14: Aiming at Pluto’s Heart — Part 2

New Horizons — $700 Million

Abhinav Yadav
4 min readDec 8, 2023
An artist’s impression of New Horizons’ encounter with the Plutonian system. (Credit)

Part 1 of this series covered Pluto’s discovery, its eccentric orbit and the importance of studying it closely. We also talked about its vast distance from Earth and how little we know about the Kuiper belt. Both these factors made New Horizons mission a scientific & an engineering challenge.

Building the Spacecraft

Solar energy was not going to be enough to power our spacecraft on its decade long voyage through deep space. Ironically, the dependable power source turned out to be Plutonium-238. As a bonus, heat from this radioactive material would keep the spacecraft warm.

Going so far out into the solar system also meant there was no possibility of a rescue after the launch. To ensure redundancy, backup systems were built for almost every major component of the spacecraft including the Guidance and Control processors. The team itself had to get through more than 200 contingency plans, perform dress rehearsals and have backup-to-the-backup teams ready to take over at a moment’s notice.

One does not get to the edge of the solar system by leaving things to chance — Eric Hand

The spacecraft designers also had to consider maneuverability of the spacecraft to perform tasks like taking pictures from different angles, communicating back with Earth and using the antenna as a shield from debris. For this purpose, engineers cleverly added 16 thrusters that could spin and rotate the spacecraft as needed.

Clean room at KSC’s Payload Hazardous Servicing Facility, technicians prepare the New Horizons spacecraft for a media event. (Credit: NASA)

The main objective of this long journey was to collect valuable scientific data about the Plutonium system that could not be gathered from Earth. The spacecraft carried 7 different scientific instruments to gather data on global geology, surface properties & atmospheric details of Pluto and its moons.


It was clear that the spacecraft was going to require a team of dedicated humans to stay in touch on its decade long journey. This included gathering regular spacecraft signals like ‘I am alive’ updates, executing specific maneuvers during Jupiter flyby, troubleshooting issues and finally gathering scientific data when the spacecraft would reach Pluto.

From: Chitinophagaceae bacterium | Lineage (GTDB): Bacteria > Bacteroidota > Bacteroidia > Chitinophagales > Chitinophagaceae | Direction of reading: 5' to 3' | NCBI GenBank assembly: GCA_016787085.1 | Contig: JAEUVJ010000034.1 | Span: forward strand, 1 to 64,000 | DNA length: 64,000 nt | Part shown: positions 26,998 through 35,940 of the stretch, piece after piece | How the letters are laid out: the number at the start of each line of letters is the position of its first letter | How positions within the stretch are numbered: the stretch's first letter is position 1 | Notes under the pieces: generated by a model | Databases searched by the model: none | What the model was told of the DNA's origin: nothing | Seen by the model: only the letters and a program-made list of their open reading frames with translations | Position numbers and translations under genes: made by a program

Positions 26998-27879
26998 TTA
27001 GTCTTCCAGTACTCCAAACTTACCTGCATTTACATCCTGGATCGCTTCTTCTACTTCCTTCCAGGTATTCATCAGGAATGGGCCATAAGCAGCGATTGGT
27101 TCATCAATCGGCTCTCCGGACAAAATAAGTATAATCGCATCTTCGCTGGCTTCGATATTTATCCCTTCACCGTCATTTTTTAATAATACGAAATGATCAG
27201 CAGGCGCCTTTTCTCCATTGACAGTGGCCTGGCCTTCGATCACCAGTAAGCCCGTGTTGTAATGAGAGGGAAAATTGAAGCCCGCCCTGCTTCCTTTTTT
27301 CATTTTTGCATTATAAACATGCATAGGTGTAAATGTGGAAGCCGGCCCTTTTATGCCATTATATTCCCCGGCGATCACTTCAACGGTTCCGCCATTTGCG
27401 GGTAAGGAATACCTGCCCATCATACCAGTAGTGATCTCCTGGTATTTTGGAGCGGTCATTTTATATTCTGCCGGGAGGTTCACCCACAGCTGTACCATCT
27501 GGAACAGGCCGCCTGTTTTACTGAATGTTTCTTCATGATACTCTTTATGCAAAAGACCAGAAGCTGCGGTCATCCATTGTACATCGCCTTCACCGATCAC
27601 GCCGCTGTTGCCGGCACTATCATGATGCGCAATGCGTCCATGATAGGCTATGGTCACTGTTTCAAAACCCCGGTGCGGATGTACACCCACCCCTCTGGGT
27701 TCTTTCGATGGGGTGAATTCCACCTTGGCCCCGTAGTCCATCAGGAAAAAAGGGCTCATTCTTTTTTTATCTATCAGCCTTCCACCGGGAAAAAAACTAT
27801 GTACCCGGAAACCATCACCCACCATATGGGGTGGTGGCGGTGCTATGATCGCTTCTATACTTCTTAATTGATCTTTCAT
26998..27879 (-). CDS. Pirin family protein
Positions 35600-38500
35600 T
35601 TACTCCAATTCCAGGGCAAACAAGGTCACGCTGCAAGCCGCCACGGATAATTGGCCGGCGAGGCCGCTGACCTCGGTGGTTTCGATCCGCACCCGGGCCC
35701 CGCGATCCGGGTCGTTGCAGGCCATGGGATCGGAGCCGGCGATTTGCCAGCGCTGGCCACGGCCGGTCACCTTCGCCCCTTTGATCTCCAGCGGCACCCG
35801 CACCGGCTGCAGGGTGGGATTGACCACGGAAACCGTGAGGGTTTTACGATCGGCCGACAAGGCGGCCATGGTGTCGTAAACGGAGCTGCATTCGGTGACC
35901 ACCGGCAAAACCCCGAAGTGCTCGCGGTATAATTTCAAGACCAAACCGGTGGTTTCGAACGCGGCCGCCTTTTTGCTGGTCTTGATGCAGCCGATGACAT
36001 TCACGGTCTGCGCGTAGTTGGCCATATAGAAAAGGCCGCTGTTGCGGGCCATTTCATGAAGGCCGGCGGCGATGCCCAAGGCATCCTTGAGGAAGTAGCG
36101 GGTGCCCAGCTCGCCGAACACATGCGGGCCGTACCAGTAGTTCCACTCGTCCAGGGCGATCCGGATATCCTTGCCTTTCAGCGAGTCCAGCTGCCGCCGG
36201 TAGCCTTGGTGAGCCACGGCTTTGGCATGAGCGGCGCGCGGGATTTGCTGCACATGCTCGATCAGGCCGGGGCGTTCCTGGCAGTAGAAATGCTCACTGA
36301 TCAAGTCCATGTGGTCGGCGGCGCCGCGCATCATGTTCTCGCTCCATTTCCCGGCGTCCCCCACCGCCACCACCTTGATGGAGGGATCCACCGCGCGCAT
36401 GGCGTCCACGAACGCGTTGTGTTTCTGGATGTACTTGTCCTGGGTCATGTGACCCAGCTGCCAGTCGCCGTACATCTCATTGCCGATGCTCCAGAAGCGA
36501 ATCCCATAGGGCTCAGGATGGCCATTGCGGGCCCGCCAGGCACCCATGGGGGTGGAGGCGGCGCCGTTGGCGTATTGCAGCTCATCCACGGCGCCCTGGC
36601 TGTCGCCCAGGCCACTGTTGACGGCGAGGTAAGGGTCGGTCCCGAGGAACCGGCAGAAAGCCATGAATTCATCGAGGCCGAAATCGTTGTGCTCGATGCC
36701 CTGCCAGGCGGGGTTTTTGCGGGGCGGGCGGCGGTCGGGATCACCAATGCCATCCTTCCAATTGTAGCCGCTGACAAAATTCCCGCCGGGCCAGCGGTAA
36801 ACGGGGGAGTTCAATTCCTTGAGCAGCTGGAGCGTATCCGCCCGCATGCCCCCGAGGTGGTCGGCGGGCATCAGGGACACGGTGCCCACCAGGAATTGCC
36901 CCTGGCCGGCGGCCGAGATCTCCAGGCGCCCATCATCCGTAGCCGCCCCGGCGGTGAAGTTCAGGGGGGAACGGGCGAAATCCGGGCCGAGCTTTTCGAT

NASA understood that this meant it was crucial to hire and train young minds well in advance. As it turns out, there was no shortage of young talented people looking to work for NASA. This strategy of investing early in people would pay huge dividends when the mission ran into issues just 10 days before its arrival to Pluto. More on that soon.


The amount of boost required for a 3 billion mile journey was going to be immense. Additional rocket engines were needed and a never used before 3rd-stage configuration was used to give that extra boost.

Alignment of the planets meant that to get any gravity assist from Jupiter, the launch window was tight. Delays in approvals and multi-agency coordination made this window even tighter. Alan Stern, the principal investigator of the mission, compared it to timing the launch of the spacecraft with a train going 500 miles an hour. On top of that, a Hurricane blew past the launch site while the rocket pieces were being put together. One of the rocket stages was severely damaged and had to be replaced.

The Atlas V rocket lifts off from Cape Canaveral.

It’s remarkable that the spacecraft actually lifted off on Jan 19th 2006 atop the mighty Atlas V rocket. This rocket gave New Horizons spacecraft 60 times the speed of a jetliner and the spacecraft zipped past theMoon in just 9 hours. Then in early 2007, Jupiter gave it another 2 miles per second boost, saving almost 3 years on its journey to Pluto. The Jupiter flyby also proved to be an excellent opportunity to test spacecraft’s scientific instruments.

Without all this effort & determination, we would not be enjoying pictures of Pluto’s big heart.

Losing Planetary Status

For all that was going well for the mission, Pluto itself was about to be ‘reclassified’. The International Astronomical Union (IAU) downgraded the status of Pluto to that of a dwarf planet. All because we recently discovered several similar sized objects around Pluto.

The initial definition stated that an object needs to have enough mass & gravity to become a sphere. Pluto satisfied this requirement. The new requirement was that the object also had to have cleared its vicinity of any debris. This was not true for Pluto.

As a result, in September 2006, Pluto got demoted to a ‘dwarf-planet’ — just another rock, stuck in the gravitational pull of our Sun.

Many on the New Horizons mission team didn’t agree with this classification change and publicly called IAU to revert Pluto’s status.

All this was going on while the New Horizons spacecraft was speeding towards Pluto. But it didn’t matter how humans classified it — Pluto was more interesting than we could have ever imagined. To be continued…



Abhinav Yadav

Engineer. Optimist. Science Communicator 🚀 🔭🌌